Sixties, the colours of a liberation movement

Triplex 12.02.10 > 31.12.10

The 1960s were the decade of decadence! The emancipation of the woman’s body, the rise of ready-to-wear, new cuts and new materials. The female wardrobe opens its doors to freedom of expression. The miniskirt appears. The bikini pops onto the scene. In its exhibition Sixties, the colours of a liberation movement, the Brussels Fashion & Lace Museum retraced this trend via its collections.


In its collections, the Museum has outfits designed by André Courrèges, the iconic designer of the 1960s. These outfits such as the coat dress, showcased in the “Sixties” exhibition and highlighting the colours of the liberation movement, can be viewed via the inventory of the movable cultural heritage of the Brussels-Capital Region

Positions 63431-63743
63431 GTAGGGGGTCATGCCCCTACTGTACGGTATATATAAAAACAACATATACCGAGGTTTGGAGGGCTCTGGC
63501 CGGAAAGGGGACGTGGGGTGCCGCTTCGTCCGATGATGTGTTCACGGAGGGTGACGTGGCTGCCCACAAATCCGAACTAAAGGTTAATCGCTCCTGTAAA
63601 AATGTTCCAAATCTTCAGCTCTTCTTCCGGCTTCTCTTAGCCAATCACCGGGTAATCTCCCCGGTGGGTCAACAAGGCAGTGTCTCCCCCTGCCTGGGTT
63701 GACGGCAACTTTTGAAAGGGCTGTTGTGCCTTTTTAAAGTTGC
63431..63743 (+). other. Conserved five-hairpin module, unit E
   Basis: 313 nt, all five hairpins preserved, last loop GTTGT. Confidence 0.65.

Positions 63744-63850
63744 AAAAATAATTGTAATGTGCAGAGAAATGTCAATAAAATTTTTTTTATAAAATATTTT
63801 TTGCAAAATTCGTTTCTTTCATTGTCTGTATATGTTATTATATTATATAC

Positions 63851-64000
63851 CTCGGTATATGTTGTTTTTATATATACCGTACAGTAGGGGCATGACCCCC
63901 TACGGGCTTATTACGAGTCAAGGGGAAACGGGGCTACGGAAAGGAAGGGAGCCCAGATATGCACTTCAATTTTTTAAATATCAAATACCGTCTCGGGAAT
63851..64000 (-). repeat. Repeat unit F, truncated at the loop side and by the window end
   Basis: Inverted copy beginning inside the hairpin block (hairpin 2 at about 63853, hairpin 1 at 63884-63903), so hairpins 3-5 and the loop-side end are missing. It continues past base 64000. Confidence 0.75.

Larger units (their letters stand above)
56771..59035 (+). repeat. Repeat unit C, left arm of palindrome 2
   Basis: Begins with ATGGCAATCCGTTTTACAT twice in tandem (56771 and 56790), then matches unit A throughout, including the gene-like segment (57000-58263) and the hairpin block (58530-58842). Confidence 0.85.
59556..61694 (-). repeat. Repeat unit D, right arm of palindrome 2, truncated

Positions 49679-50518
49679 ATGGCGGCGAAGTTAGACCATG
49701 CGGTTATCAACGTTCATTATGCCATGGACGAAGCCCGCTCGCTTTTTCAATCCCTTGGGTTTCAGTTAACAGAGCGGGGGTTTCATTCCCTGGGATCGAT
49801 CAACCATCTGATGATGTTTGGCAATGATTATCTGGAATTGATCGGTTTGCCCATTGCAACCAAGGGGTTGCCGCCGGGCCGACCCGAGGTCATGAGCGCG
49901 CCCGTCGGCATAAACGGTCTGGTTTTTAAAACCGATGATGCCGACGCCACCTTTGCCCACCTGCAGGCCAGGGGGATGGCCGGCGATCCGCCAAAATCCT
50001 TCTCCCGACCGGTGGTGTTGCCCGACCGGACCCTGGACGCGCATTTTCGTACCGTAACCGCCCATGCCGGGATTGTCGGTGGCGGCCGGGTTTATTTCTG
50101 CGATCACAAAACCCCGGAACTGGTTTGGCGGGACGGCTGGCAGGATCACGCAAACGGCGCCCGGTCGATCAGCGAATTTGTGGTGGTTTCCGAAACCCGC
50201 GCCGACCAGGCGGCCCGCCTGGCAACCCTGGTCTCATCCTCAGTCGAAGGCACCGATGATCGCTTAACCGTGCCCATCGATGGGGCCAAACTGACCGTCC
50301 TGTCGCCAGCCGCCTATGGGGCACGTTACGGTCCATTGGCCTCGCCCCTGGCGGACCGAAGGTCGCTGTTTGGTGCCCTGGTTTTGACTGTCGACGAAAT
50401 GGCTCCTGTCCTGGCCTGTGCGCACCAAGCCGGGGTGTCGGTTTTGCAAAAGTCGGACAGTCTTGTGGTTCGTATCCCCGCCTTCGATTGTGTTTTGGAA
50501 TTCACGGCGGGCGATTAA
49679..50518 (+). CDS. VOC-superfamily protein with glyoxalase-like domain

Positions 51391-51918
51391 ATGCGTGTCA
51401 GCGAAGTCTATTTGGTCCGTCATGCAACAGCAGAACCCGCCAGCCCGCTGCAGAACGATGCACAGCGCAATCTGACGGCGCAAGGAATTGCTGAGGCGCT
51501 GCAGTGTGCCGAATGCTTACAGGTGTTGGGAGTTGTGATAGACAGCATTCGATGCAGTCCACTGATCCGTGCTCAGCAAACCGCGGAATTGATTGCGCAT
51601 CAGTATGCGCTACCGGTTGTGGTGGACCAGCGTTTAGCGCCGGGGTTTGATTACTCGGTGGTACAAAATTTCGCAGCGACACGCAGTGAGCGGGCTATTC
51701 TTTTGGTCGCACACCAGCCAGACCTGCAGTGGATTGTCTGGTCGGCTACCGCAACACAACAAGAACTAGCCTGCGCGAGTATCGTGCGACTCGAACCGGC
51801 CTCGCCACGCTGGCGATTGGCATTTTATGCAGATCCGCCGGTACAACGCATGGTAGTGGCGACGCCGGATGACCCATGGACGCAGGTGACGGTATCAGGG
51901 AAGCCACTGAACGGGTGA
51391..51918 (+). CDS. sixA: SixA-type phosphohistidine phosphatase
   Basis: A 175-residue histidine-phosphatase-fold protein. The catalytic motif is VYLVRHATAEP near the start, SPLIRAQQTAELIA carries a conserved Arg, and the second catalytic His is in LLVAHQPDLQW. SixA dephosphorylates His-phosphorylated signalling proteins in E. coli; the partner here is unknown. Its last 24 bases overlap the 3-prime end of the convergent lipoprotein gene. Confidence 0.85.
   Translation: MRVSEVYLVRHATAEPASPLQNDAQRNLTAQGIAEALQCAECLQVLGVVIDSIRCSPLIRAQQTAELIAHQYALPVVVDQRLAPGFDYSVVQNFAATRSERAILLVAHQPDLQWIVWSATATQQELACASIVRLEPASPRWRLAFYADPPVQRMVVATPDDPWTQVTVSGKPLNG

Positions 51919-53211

Expo Sixties - Musee mode et dentelles Affiche ©Chuva Design

The 1960s set the scene for an unprecedented clothing revolution

During the Sixties, Western women experienced an unprecedented clothing revolution. Ladies wore trousers – allowing them to uncross their legs to walk proudly, taking large strides or to wallow in comfortable sofas. They showed their knees and thighs and dressed in multi-coloured tights, no matter the time of day, the hour or the place! This surge of freedom is perhaps the most visible manifestation of an irreversible movement towards the liberation of women.

Minirobe_Expo Sixties, les couleurs d’une libération ©Musée Mode & Dentelle

A temporary exhibition in Brussels on 1960s fashion

From 12 February 2010 to 31 December 2010, the Brussels Fashion & Lace Museum invited visitors to uncover this exhibition devoted to the liberation of clothing for women in the 1960s.

Exposition Sixties, les couleurs d’une libération ©Musée Mode & Dentelle